Governor Plans To Reopen Schools By July 1

(INDIANAPOLIS) – Indiana Governor Eric Holcomb says the state is planning to reopen schools by July 1.

In a document released Friday, Governor Holcomb addressed guidelines for schools, students, non-students, and parents to abide by.

The document says that schools will need to constantly evaluate their safety and health and keep an eye out on the COVID-19 updates in their community.

With that said, schools need to follow health protocols.

Students who have tested positive for the virus may return to school if:

  • The individual no longer has a fever (without the use of medicine that reduces fevers)
  • Other symptoms have improved (for example, when your cough or shortness of breath have improved)
  • At least 10 calendar days have passed since symptoms first appeared
  • The individual has received two negative tests at least 24 hours apart

Those who are asymptomatic who have not had symptoms, but tested positive can return to school when they have gone ten days without symptoms and have been released by a healthcare provider.

Students can also return to school if their healthcare provider says so.

The document says that the Center for Disease Control and Prevention recommends screening will take place at each school. The school will determine the type of screening.

“Mask-wearing requirements or recommendations in schools should be consistent with state and local guidelines. The current CDC guidelines recommend that all students wear cloth face coverings.”

  • Some students may be required to wear additional PPE (i.e., health-related, special conditions, etc.) when directed to do so by student health plans.
  • It may be necessary for schools to provide masks for those students.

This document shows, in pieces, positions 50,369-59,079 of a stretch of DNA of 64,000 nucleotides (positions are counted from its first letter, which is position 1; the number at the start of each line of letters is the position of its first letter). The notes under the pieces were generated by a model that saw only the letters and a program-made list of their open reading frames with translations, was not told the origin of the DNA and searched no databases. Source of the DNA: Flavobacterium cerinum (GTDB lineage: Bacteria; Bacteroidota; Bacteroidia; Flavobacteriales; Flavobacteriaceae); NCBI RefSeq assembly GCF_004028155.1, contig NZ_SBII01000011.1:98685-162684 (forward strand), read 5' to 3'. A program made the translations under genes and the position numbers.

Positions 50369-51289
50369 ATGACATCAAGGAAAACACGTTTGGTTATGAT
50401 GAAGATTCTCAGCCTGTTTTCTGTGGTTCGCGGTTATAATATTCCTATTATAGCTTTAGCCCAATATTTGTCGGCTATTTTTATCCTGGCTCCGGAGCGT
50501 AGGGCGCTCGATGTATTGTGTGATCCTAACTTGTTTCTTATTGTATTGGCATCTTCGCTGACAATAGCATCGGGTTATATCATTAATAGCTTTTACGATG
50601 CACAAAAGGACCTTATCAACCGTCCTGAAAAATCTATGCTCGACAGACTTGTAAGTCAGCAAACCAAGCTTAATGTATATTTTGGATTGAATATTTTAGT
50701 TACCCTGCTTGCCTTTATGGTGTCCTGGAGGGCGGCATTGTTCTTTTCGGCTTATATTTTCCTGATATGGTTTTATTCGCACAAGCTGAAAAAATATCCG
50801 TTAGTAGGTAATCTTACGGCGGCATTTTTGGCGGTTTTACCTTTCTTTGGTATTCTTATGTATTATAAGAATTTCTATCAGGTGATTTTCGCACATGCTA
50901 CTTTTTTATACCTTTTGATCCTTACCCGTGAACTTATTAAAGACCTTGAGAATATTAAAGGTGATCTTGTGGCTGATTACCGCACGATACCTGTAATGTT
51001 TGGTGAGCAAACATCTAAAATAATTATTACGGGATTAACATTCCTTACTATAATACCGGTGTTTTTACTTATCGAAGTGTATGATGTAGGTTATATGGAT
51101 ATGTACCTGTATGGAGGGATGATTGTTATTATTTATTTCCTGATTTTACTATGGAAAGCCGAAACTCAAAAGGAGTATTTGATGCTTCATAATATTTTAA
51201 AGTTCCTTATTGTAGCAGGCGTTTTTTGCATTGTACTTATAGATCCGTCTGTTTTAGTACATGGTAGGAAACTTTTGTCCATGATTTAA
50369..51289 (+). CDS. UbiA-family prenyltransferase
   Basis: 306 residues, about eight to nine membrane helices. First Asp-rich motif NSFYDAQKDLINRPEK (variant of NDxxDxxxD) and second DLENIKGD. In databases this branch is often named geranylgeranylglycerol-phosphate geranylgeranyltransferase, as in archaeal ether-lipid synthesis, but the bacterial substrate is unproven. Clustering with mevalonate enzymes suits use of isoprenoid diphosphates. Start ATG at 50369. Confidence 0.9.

• Additional accommodations may need to be made for students based on their individual health plan

The governor also said that he recommends social distancing:

  • Schedule specified groups of students to attend in-person school on alternate days or half days to minimize the number of students in the building. Those students not attending in-person should be expected to engage in remote/continuous learning.
  • Consider year-round schooling with alternating breaks to minimize the number of students in the building at any time.
  • Provide in-person instruction to elementary students and increase distance learning opportunities for secondary grade levels.
  • Offer both in-person and remote instruction based on student needs and parent concerns.

In addition, the guidelines address the following issues:

  • Each school to have a separate room separate from the nurse’s clinic where students or employees who are not feeling good are evaluated or wait for pick up
  • Water fountains should not be utilized in schools until further notice. Water should be accessible.
  • Meals should be eaten in the classrooms.
  • Items should be shared
  • Stagger drop-off and pick-up processes.
  • Stagger times that classes are released.
  • Restrict or eliminate school visitors
  • All busses and vehicles have been thoroughly disinfected.

Governor Holcomb also announced Friday a $50 million initiative that will help the community get back to work.

Rapid Recovery for a Better Future is a program that will help Hoosiers get a job and gain skills to help them get back on their feet.

“Rapid Recovery for a Better Future” combines the leadership of the GWC [Governor’s Workforce Cabinet], Indiana employers, education and training providers, policymakers, and state and local partners with the goal of ensuring Indiana’s recovery from COVID-19 and providing a pathway to a better future for every Hoosier.

“People are our state’s most valuable resource and they are what define Indiana as a great place to live, work and grow. It is critical that our state is not only providing these services but actively helping people get connected so they take that next step to a better future,” Gov. Holcomb said.

The governor says that this initiative will help Hoosiers learn about their options and career opportunities through an online hub.

Through the CARES Act, funding will also help with short-term education and training.

  • Increasing the funding cap from $5,500 to $10,000 for eligible programs
  • Allowing Hoosiers with two- and four-year degrees who have been impacted by COVID-19 to qualify for the grant, and adding new programs, such as the Certified Nursing Assistant (CNA) and Commercial Driver’s License (CDL)
  • Support access to the 180 Skills library of online, non-credit courses for up to 100,000 Hoosiers

The money will also help expand employer training, more specifically with veteran and women minority-owned businesses.